Custom NER model

Hello Guys!
I have this problem of extracting entities from text let’s say name in resumes but due to the occurrence of many names the model gets confused and result are not up to mark. Also I tried annotation with some context but results are still not satisfactory. Any idea how to differentiate between the values obtained for same entities?
I have a made a custom spacy model from scratch using annotation.

  1. Also in order to solve the above problem I tried to find the sentence/context associated with the value obtained to differentiate between the values obtained. But as most of the cases are unique, I am not able to generalize it. Any suggestions?

I just want to confirm quickly the type of task you’re doing. Which of the following sounds closest to what you need the model to output:

  1. Mark text that is somebody’s name.
  2. Find names with a particular relationship to document, for instance “submitter’s name”, “reference name”, etc
  3. Link names to database entries, e.g. “This Mark Smith is Mark_Smith_195667”, or even just “Mark and Mr. Smith both refer to the same Mark Smith, while this reference to M. Smith refers to someone else”.

Okay here is an example. I have three different types of dates that needs to be extracted. lets say for a contract it is start date,end Date and date of agreement. The annotation which for the first two was done with some context assosciated with it. But for date of agreement since there wasn’t any it was done as a normal date. So the result for date of agreement gets confused with the start date and end date.

And to answer your question, the second option that you have metioned seems most appropriate.

Thank You

And also in Spacy I tried using prohibit_action() function to remove a pretrained entity but apparently it’s not working. Is it sill active? If not can you suggest a method to remove a pretrained entity from the model?

prohibit_action() is experimental, but it should work. What happened when you tried it?

I think NER is probably not a great fit for the type of task you’re doing. The NER model reads the sentence left-to-right, so if the context that disambiguates whether the entity is a start or end date occurs after the entity, the model will have no chance to get it right.

I think you should separate the task into two processes: one to recognise the dates, and another to recognise whether it’s a start date or an end date. If you have a lot of dates which are neither, you probably want to have a sentence classification model that tells you whether the sentence is relevant or not.

The design of how the date recognition and role classification components should work is an open question as well. You should probably start by just doing ner.manual annotation for a small evaluation set. This way you can get some experience with what’s common in the text, and at the end of it you’ll have a pilot evaluation set. Probably the most efficient next step would be to write matcher patterns, and evaluate them on date recognition against your manual annotations. You might also find it useful to develop rules for whether it’s a start or end date as well.

When considering whether to create a rule-based solution or a machine learning-based one, it’s worth imagining the different effort vs efficacy curves the two approaches might have on your problem. It’s usually the case that eventually a machine learnt solution will overtake a rule-based one, and on some problems, the machine learning solution pretty much dominates. For instance, if you’re classifying news articles by topic and spend five minutes annotating, you’ll almost certainly do better than spending five minutes making up rules. But on many problems, this isn’t the case. For date recognition within a specific domain, you’ll probably do better with rules until you have quite a lot of annotations. If the texts are well edited, the rules might actually be perfect, as you can exactly reverse engineer the rules which went into generating the text.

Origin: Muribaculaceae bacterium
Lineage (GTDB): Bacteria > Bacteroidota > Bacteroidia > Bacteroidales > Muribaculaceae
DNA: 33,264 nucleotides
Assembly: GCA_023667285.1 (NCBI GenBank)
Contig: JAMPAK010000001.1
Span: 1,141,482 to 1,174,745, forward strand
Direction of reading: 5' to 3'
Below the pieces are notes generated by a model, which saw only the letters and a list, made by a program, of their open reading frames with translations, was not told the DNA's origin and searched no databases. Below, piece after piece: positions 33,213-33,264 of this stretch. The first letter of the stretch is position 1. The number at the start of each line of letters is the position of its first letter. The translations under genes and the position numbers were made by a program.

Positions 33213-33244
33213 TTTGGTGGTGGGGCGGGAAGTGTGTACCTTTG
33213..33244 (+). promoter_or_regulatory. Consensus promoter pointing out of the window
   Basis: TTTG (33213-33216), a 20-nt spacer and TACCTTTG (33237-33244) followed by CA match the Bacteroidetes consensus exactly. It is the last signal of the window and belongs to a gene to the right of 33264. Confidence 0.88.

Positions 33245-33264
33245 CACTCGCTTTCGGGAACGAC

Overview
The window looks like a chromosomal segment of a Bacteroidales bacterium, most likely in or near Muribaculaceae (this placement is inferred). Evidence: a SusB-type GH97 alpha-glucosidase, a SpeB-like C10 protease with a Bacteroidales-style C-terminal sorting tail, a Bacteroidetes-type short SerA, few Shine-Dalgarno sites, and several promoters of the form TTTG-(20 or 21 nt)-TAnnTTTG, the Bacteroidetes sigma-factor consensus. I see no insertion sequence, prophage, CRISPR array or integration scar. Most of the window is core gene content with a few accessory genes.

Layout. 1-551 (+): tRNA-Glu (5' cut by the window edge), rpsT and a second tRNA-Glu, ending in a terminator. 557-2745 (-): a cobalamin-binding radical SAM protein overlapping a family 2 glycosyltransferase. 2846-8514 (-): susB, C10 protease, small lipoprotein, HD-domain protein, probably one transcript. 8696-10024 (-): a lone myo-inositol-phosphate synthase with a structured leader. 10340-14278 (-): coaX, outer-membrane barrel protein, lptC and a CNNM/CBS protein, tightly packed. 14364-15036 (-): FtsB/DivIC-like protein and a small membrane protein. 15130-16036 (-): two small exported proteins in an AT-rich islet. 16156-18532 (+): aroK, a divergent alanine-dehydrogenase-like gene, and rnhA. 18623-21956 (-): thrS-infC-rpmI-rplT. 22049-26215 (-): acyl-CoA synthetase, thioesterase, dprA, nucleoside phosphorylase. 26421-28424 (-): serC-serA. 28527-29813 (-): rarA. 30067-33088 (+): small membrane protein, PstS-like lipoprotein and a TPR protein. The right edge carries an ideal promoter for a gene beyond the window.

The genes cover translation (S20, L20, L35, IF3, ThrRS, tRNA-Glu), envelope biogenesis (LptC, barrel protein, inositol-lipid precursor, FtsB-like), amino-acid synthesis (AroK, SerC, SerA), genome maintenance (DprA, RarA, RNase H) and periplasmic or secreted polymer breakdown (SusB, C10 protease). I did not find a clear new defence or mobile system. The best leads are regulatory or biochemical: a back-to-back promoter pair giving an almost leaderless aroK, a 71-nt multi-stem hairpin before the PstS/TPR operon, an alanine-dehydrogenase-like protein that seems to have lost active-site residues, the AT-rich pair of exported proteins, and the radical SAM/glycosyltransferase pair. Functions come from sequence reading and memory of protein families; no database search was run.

If rule-based systems are good early on in your problem, it’s still worth creating them as a bootstrapping process. You can use the rule-based system to help you annotate, making it much quicker to get to the point where the machine learning solution can take over. The key to doing this effectively is to switch between making evaluation data and doing the system work (on either the training data, rules or hyper-parameter selection). This way you can known whether you’re moving in the right direction, and you can figure out what to do next, and when to switch tactics.

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Thank you so much for the reply.

For the

i used your sample code to simply check if it’s working:

import spacy
nlp = spacy.load(‘en_core_web_sm’)

‘spacy.syntax.ner.BiluoPushDown’ object has no attribute ‘prohibit_action’

Hm, I guess I did remove that. The following should work in v2.1, which will be supported by v1.8 of Prodigy, which we expect to release soon. This is still internals though — please mark in your code that this API can change, so your code may need to be updated.

If you do ner = nlp.get_pipe("ner") you’ll get an instance that’s a subclass of the spacy.syntax.nn_parser.Parser class. Once the model is loaded, the ner.model attribute gives you an instance of spacy.syntax._parser_model.ParserModel. This class has an attribute unseen_classes that is a set of class IDs. If you add the class ID to this, you should prevent the class from being predicted:

ner = nlp.get_pipe("ner")
class_ids = {name: i for i, name in enumerate(ner.move_names)}
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